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Discussion Starter · #1 ·
I am in the process of cycling a standard 55G tank with the intention of housing african cichlids. Will attach a picture in next post. I have a bunch of cichlid stone/caves, a sunken ship (must have from kids), and recently installed a couple cichlid friendly plants. Tank should be done cycling in a week or so.

This is where my head starts to spin. So many fish choices. Initially I was looking at a Peacock and Hap tank ... but then as I read about them more, wondering if I would be better off going with mbuna tank. I educated myself that Peacock/Haps dont really care for the caves/rocks (which was a selling point with kids). I dont plan on having time-out tanks and such to deal with overly aggressive fish. Want a cool mix of fish that my kids can enjoy - they want lots of colors/cool fish. The female peacocks at LFS was a let down for them. The other factor that worries me about the Peacock/Haps is their eventual size and having just 55g tank. Would smaller mbuna be better for size and be more wow-factor colorful (male and female)?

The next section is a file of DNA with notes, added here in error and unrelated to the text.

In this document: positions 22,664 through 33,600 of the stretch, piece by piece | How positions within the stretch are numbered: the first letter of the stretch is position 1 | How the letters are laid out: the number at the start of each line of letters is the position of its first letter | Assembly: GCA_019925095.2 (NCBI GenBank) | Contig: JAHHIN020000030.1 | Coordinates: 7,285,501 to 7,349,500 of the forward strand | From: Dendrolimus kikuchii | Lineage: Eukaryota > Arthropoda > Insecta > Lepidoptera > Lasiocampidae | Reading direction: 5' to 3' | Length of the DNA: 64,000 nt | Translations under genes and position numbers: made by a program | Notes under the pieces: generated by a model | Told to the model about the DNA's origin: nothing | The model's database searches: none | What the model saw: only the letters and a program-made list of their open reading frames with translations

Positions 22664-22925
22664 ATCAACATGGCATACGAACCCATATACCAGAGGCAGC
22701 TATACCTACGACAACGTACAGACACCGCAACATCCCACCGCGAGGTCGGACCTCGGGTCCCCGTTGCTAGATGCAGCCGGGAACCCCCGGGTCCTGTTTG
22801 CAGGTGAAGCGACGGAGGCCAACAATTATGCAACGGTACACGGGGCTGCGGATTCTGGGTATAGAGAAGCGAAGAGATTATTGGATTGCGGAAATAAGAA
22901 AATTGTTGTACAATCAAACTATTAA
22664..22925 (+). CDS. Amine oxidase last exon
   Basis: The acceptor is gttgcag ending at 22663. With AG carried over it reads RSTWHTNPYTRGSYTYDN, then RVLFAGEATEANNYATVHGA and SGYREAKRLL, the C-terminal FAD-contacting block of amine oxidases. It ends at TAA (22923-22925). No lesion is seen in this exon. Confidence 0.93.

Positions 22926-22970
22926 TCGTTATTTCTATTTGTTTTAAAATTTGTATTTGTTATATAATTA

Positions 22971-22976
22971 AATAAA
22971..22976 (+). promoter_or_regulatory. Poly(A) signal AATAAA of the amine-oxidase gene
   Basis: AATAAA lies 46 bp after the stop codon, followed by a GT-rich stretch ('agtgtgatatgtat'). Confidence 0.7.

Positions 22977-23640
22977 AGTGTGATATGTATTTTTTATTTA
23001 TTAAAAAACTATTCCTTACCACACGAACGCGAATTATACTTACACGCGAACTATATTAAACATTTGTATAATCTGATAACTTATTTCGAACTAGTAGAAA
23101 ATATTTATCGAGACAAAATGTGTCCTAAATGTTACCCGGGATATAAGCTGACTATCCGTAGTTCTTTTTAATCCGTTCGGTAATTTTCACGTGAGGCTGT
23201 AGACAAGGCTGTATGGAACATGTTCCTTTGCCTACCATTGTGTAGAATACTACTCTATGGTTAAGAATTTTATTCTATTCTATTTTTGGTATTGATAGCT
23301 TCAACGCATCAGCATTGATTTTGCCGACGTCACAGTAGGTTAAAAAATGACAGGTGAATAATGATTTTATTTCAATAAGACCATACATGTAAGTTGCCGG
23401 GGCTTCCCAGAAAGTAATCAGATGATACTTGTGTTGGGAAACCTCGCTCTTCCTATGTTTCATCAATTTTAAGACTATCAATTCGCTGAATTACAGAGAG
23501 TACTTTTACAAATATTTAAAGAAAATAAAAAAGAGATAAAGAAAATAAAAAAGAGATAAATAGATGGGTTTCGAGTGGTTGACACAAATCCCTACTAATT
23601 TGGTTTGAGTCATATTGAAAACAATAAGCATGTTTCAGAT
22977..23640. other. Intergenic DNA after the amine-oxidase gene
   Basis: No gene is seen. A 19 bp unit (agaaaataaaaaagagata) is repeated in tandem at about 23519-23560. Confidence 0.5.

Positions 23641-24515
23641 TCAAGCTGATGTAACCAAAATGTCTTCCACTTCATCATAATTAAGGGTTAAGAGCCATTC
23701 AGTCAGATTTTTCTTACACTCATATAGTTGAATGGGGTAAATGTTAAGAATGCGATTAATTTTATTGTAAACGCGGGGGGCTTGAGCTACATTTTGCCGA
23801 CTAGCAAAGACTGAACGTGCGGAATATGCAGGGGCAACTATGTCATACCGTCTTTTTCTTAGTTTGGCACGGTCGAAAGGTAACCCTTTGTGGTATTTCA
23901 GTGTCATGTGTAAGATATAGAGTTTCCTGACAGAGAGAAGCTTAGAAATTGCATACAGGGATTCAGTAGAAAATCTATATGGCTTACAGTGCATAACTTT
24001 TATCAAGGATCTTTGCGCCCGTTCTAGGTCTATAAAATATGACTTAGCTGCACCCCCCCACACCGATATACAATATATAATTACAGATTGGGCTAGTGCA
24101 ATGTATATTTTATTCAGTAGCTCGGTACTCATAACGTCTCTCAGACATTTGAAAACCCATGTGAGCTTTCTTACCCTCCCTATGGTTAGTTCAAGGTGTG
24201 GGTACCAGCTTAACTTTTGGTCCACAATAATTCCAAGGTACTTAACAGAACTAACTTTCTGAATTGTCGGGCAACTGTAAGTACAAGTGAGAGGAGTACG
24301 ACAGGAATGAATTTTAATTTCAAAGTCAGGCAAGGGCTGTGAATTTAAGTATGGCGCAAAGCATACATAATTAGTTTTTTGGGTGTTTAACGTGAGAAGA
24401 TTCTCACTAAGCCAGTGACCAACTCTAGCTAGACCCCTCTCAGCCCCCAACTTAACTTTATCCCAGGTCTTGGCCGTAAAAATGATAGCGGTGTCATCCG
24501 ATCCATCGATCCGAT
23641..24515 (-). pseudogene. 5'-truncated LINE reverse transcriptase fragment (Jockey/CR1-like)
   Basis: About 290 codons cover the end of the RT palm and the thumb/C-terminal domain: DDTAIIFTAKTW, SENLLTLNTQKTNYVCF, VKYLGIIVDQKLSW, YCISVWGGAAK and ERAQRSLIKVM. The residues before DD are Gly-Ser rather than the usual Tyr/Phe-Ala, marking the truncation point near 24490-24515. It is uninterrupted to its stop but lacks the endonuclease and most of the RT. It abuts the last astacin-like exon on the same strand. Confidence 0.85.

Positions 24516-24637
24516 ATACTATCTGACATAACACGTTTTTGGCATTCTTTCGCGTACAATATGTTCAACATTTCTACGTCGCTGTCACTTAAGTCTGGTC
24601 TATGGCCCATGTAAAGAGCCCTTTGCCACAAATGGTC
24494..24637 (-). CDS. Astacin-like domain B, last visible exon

Also thinking about getting a synodontis catfish to be added to the mix.

Any advice? I have read through the cookie-cutter articles and using those to guide my search - just looking for any additional advice/recommendations.

Thanks in advance
 

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You would usually want more rocks/caves for mbuna. Maybe try some peaceful ones like 1m:6f yellow labs and 1m:6f Cynotilapia sp. hara?

I agree best to skip all male in a 55G and if you don't like the silver/brown females of haps and peacocks, then mixed gender is out for them as well.

If you get synodontis...get five. My son's favorite. A group of Synodontis lucipinnis would do well. They are also sold as dwarf petricola, even though they are not petricola.